Are Stocks as Consistent as they appear to be?

In the midst of a quite abnormal run up in the stock market, we thought it might be of interest to review just how consistent the stock market is overall.  As of Tuesday, this week, the S&P had only closed down <1% just once over the past 100 days. That’s pretty consistent, but a pretty small sample size when you’re looking at the history of the market. And it doesn’t matter if you only lost more than 1% once if you lost 10 times that on that occasion. No, what people are more interested in when talking about consistency, in our experience, is not how many days were down over 1%, it’s what percent of the time an investment is positive versus negative.

Just so happens we have done the math on this type of consistency before, in our Performance Profile whitepaper; and recently set out to update these numbers to see what the recent period of smooth stock market returns has done for the “consistency” of the S&P; measuring what percentage of the time (between Jan. 2000 and April 2017) the stock market finished in varying positive territories over rolling 12, 36, and 60 month periods.  Here’s the breakdown, showing how the stock market is much more consistent on a one-year basis than the managed futures asset class, but much less so on longer 3 and 5 year time frames.

(Disclaimer: Past performance is not necessarily indicative of future results)

And what about the downside, some would say they don’t care how often they’re up over 30% – they just want to make sure they’re not down double digits over extended periods of time more often than not. Here’s the inverse look, showing what percentage of the time (between Jan. 2000 and April 2017) the stock market finished in varying negative territories over rolling 12, 36, and 60 month periods. We bet the average stock market investor doesn’t believe they’ll be down more than 10% over a three year period about a quarter of the time… but there it is in black and white. Hey, no risk, no return.

(Disclaimer: Past performance is not necessarily indicative of future results)

The point of these tables is to compare and contrast the more well-known stock market performance profile with the profile of alternative investments in managed futures, something we highlight in our recently updated whitepaper, “Performance Profile.” Here’s an excerpt:

Here is where we separate the mice from the men, so to speak. See, managed futures may not, in every time period, trounce stocks on the positive side, but they have demolished them on the downside (with no losses more than -10% in any of the 12, 36, or 60-month period). Put another way – if you could have mustered allocations to the components of the Newedge CTA Index at any point in the past fourteen years… you would never see losses more than -10% for ANY one, three, or five-year stretch (and just a handful of periods below -5%). Stocks can’t touch those statistics with a ten-foot pole.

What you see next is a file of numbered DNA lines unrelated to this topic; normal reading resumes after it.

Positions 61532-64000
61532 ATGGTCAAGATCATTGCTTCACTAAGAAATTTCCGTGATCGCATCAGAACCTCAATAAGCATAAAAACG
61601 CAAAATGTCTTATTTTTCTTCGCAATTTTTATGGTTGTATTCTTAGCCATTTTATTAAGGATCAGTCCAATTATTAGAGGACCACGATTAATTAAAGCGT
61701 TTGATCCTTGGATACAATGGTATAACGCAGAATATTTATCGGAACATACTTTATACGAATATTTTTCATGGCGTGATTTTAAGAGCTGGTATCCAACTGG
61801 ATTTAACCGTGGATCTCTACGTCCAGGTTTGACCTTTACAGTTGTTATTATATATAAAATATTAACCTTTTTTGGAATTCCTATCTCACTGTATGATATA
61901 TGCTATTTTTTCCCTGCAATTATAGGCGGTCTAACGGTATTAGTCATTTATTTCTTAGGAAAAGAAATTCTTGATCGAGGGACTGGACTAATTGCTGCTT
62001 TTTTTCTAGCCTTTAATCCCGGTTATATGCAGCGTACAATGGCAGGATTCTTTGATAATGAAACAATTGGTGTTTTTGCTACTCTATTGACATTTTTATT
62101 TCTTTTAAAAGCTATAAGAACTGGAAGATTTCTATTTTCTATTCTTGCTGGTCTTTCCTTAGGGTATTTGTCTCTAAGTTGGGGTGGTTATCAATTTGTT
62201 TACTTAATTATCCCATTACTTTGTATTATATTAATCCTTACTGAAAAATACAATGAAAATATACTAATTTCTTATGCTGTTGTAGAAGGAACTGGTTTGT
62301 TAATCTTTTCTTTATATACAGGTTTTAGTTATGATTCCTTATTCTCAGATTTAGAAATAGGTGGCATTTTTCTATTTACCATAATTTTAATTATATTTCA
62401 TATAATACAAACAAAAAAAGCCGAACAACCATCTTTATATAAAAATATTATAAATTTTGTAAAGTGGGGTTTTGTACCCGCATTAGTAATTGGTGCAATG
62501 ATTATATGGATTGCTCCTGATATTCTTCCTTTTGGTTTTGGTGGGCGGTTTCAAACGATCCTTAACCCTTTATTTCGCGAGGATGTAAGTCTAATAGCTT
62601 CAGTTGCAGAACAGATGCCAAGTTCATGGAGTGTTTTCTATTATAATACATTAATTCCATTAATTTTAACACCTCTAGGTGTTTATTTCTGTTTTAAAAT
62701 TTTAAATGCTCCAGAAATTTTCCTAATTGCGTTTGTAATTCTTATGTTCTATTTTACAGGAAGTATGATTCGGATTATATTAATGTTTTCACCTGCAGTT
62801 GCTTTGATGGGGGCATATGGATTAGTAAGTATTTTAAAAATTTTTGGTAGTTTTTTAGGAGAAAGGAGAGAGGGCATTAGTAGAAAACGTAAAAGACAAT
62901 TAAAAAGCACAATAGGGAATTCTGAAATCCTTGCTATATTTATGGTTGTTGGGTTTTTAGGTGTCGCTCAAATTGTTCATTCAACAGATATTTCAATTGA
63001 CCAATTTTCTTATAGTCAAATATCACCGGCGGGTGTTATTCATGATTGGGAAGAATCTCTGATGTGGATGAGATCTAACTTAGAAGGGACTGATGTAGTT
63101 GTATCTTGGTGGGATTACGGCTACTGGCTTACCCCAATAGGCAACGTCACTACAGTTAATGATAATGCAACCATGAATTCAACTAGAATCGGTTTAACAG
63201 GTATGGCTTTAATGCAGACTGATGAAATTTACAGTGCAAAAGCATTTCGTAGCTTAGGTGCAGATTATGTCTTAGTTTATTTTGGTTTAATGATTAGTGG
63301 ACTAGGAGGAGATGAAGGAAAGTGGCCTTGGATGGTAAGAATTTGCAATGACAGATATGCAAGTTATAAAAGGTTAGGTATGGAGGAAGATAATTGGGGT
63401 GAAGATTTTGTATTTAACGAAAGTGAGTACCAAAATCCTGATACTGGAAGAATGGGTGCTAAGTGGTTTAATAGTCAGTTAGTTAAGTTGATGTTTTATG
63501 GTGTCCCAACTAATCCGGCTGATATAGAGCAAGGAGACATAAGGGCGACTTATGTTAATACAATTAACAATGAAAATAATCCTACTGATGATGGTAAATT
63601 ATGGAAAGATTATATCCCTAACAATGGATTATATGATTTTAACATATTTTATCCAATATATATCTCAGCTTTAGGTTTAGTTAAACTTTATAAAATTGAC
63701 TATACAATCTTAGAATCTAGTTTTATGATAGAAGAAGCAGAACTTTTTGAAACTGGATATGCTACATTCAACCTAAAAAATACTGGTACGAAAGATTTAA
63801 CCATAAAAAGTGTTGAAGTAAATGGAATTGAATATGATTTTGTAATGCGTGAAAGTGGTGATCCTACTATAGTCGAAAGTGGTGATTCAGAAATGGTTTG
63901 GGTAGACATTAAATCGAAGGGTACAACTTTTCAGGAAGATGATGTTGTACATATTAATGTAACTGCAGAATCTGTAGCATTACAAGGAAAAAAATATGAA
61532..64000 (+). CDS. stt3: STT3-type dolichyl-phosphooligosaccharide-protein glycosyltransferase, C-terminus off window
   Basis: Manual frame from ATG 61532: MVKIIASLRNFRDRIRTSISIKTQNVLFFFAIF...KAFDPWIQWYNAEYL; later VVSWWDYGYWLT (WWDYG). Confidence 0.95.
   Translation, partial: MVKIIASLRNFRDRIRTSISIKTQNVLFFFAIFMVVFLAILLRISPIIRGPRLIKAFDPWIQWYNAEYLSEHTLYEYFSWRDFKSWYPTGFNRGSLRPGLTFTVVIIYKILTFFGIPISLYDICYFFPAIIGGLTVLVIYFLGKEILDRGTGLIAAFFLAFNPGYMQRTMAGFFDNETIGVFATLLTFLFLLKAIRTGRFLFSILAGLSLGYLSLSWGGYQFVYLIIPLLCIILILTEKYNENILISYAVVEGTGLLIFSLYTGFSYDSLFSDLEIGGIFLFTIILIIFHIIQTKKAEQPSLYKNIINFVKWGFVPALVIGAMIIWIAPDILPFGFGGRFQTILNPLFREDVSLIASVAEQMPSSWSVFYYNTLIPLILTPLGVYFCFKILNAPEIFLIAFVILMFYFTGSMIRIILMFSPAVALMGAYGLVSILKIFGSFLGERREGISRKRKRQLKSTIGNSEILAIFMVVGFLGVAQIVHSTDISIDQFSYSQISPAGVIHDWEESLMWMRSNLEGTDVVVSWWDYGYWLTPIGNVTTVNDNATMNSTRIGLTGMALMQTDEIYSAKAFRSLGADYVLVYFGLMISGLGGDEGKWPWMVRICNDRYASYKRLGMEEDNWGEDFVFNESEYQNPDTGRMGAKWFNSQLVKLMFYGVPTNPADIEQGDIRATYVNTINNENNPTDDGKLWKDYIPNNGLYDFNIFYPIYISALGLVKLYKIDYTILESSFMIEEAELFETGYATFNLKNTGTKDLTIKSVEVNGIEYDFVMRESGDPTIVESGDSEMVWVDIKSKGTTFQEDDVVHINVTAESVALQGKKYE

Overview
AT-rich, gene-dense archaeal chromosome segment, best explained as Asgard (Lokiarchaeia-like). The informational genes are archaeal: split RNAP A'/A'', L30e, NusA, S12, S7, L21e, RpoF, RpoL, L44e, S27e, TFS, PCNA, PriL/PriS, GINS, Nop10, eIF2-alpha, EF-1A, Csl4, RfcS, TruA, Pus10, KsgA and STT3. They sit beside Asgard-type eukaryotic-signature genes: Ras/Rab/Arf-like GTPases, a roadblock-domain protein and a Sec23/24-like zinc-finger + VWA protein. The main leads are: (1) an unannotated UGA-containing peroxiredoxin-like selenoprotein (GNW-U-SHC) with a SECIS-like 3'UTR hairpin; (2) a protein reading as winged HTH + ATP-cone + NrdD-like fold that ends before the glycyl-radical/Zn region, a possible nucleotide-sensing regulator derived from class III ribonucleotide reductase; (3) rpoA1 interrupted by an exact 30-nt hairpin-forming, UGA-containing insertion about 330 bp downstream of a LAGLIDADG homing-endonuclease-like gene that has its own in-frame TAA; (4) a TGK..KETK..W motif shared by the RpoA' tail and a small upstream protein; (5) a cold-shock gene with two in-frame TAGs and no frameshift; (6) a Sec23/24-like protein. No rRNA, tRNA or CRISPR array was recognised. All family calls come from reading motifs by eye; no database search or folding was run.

For more on Managed Futures and Stock Market performance comparison, click here to download our Performance Profile Whitepaper.

Disclaimer
The performance data displayed herein is compiled from various sources, including BarclayHedge, and reports directly from the advisors. These performance figures should not be relied on independent of the individual advisor's disclosure document, which has important information regarding the method of calculation used, whether or not the performance includes proprietary results, and other important footnotes on the advisor's track record.

Benchmark index performance is for the constituents of that index only, and does not represent the entire universe of possible investments within that asset class. And further, that there can be limitations and biases to indices such as survivorship, self reporting, and instant history.

Managed futures accounts can subject to substantial charges for management and advisory fees. The numbers within this website include all such fees, but it may be necessary for those accounts that are subject to these charges to make substantial trading profits in the future to avoid depletion or exhaustion of their assets.

Investors interested in investing with a managed futures program (excepting those programs which are offered exclusively to qualified eligible persons as that term is defined by CFTC regulation 4.7) will be required to receive and sign off on a disclosure document in compliance with certain CFT rules The disclosure documents contains a complete description of the principal risk factors and each fee to be charged to your account by the CTA, as well as the composite performance of accounts under the CTA's management over at least the most recent five years. Investor interested in investing in any of the programs on this website are urged to carefully read these disclosure documents, including, but not limited to the performance information, before investing in any such programs.

Those investors who are qualified eligible persons as that term is defined by CFTC regulation 4.7 and interested in investing in a program exempt from having to provide a disclosure document and considered by the regulations to be sophisticated enough to understand the risks and be able to interpret the accuracy and completeness of any performance information on their own.

RCM receives a portion of the commodity brokerage commissions you pay in connection with your futures trading and/or a portion of the interest income (if any) earned on an account's assets. The listed manager may also pay RCM a portion of the fees they receive from accounts introduced to them by RCM.

See the full terms of use and risk disclaimer here.

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